The Dilemma of the Fed and Other Major Central Banks in the Face of the Ukraine-Russia War
A difficult balancing act awaits Jerome Powell and the other central bankers in the months to come.
It has been more than ten days since the war between Ukraine and Russia started. If you live in the Western world, your news channels are constantly broadcasting images of this war. Military experts, geopolitical specialists, and economists are on the air, feeding their ideas to debates that are trying to explain what is at stake in this war between Ukraine and Russia, but also what the immediate and medium/long term consequences will be.
We are clearly in the middle of a propaganda war and it is difficult to know what the reality is. On the one hand, you hear the Ukrainians giving a figure for the losses of the Russian army. On the other hand, you hear the Russians giving a figure about the Ukrainian losses and the progression of the Russian army.
It is difficult to know what the real forces on the ground are, even if we can assume that the Russian army is advancing day by day. The Pentagon estimates that 80% of the 150,000 Russian troops mobilized for this operation in Ukraine are on Ukrainian territory. However, the Russian advance seems to be slowed down by logistical problems.
The war between Ukraine and Russia will have major consequences on the economy
Such a war at the gates of Europe has major consequences on the economy. The price of oil and other commodities continues to soar. The Fed and the other central banks of the world's major economic powers are going to find themselves up against a wall.
This war in Ukraine will have two major consequences on the world economy, and in particular on the European economy:
Economic growth will slow down sharply.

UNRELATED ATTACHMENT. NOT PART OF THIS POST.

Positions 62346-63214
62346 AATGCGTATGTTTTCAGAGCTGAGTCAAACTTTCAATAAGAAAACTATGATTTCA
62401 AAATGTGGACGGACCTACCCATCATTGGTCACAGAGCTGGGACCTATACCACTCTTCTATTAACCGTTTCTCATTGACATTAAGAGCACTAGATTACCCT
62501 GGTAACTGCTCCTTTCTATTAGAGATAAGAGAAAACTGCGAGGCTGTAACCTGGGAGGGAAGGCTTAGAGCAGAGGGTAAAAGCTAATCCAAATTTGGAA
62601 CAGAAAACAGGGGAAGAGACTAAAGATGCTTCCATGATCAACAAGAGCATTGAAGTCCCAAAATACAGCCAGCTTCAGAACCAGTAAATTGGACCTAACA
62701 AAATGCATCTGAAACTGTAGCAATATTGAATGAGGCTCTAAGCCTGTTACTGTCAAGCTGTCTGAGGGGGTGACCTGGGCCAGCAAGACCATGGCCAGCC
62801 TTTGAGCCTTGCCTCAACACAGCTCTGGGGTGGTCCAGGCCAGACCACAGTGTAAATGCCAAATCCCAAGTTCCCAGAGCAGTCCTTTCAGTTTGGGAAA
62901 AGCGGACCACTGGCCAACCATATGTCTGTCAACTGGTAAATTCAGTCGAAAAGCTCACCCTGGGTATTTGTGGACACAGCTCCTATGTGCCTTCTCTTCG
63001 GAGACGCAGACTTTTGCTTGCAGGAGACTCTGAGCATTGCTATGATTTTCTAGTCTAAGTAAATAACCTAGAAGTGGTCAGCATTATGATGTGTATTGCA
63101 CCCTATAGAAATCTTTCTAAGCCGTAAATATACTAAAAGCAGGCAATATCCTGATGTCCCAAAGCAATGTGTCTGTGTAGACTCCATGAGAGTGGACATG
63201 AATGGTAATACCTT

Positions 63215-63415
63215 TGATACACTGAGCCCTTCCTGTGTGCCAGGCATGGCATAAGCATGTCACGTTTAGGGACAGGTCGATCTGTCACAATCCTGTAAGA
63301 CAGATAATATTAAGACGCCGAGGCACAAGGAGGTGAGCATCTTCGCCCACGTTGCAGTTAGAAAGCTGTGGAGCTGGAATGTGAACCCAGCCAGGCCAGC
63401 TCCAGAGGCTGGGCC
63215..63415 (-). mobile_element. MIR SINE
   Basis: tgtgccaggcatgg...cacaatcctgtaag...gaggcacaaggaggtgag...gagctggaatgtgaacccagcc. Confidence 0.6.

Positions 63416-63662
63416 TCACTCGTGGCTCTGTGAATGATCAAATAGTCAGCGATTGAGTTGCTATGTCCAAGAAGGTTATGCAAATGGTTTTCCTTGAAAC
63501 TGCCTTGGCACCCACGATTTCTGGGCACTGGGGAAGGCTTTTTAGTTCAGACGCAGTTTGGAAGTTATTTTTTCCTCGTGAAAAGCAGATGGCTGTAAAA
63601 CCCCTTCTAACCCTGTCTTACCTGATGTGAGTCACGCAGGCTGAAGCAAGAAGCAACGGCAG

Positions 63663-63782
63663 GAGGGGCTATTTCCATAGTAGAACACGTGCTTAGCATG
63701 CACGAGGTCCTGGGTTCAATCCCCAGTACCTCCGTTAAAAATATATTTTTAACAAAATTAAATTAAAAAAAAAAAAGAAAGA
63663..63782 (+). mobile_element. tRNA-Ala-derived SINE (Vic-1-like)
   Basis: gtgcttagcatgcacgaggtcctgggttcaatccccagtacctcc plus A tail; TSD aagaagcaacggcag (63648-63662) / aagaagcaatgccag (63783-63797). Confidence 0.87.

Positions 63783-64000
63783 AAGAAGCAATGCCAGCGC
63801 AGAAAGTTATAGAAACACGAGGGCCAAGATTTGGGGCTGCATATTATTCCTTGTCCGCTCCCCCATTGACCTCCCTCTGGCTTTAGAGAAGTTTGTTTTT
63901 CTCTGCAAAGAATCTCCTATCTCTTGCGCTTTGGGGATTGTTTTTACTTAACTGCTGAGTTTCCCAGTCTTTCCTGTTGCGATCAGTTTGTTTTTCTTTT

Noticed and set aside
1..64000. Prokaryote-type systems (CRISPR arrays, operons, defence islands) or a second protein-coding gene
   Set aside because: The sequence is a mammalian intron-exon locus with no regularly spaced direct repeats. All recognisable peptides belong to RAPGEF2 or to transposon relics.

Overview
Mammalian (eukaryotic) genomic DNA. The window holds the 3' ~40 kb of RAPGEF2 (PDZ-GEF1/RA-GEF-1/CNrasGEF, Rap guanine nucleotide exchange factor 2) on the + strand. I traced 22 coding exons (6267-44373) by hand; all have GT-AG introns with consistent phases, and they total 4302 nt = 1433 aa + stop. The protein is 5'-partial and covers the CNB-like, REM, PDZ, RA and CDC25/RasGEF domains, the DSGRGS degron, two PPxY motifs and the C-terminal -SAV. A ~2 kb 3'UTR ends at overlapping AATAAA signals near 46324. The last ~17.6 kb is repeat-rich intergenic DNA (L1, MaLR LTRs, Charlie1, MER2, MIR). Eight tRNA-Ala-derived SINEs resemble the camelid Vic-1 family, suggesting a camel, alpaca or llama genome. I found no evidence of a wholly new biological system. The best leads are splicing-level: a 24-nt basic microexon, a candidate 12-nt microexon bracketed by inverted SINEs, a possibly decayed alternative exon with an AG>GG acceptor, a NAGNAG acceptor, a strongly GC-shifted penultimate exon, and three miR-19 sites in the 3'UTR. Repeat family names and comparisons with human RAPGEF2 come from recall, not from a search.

Inflation will rise from an already high level.
Economists are now openly talking about the risk of stagflation: the combination of zero economic growth and high inflation. In America, the spectre of the severe stagflation of the 1970s is beginning to resurface. However, we are still far from it, as economic growth remains strong due to the post-COVID catch-up effect.
Just when it seemed that the COVID crisis would end, a new crisis arises with the war between Ukraine and Russia. Faced with the risk of economic slowdown and rising inflation, central banks will have to choose their battle.
Central banks like the Fed will either have to worry about growth, in which case they will not raise their interest rates as expected by the markets. Or central banks will focus on the slippage of inflation, in which case they will raise interest rates more quickly and more sharply. This is a real dilemma for the Fed and other central banks, as these are two radically opposed choices.
Stepping back, we can say that in the current situation, there is a risk on the one hand and a certainty on the other.
Central banks will be faced with a major risk and a more than risky certainty
The economic slowdown due to the war between Ukraine and Russia is still only a risk. It is indeed difficult to assess at this stage the impact of the war in Ukraine on the world economy. On the other hand, the slippage of inflation is a certainty. Inflation reached a 40-year high in America in January 2022.
The February 2022 numbers will come out this week, and they will be scrutinized by all investors. Oil rose again. Brent and crude are close to $120:
Gas is also soaring.
The battle against inflation, which promised to be the major issue at the beginning of the year, will be even harder to fight. Inflation will accelerate sharply because of the war in Ukraine. This inflation is likely to cause an economic slowdown of the economy by impacting the purchasing power of households and therefore the consumption and margins of companies.
The Fed and other central banks will have to play a delicate balancing act
If you understand my reasoning, you understand why the Fed and other central banks will have to continue to make inflation their priority in the months to come. Inflation will be a priority, but it will have to be done more cautiously to account for the economic slowdown. This means that the steering of monetary policy will become even more complex in the coming months.
We have already had the perfect illustration of the balancing act that central bankers will have to play in the coming months with Jerome Powell last week. Jerome Powell, the head of the Fed, confirmed that the Fed would indeed raise rates in March 2022 as long expected by the markets. But, because there is always a but with Jerome Powell, this rate hike should probably be “only” 0.25% while everyone was expecting 0.50% for this increase.
This illustrates that if central banks are indeed tackling inflation, they face a real dilemma, as they have to do so without breaking economic growth.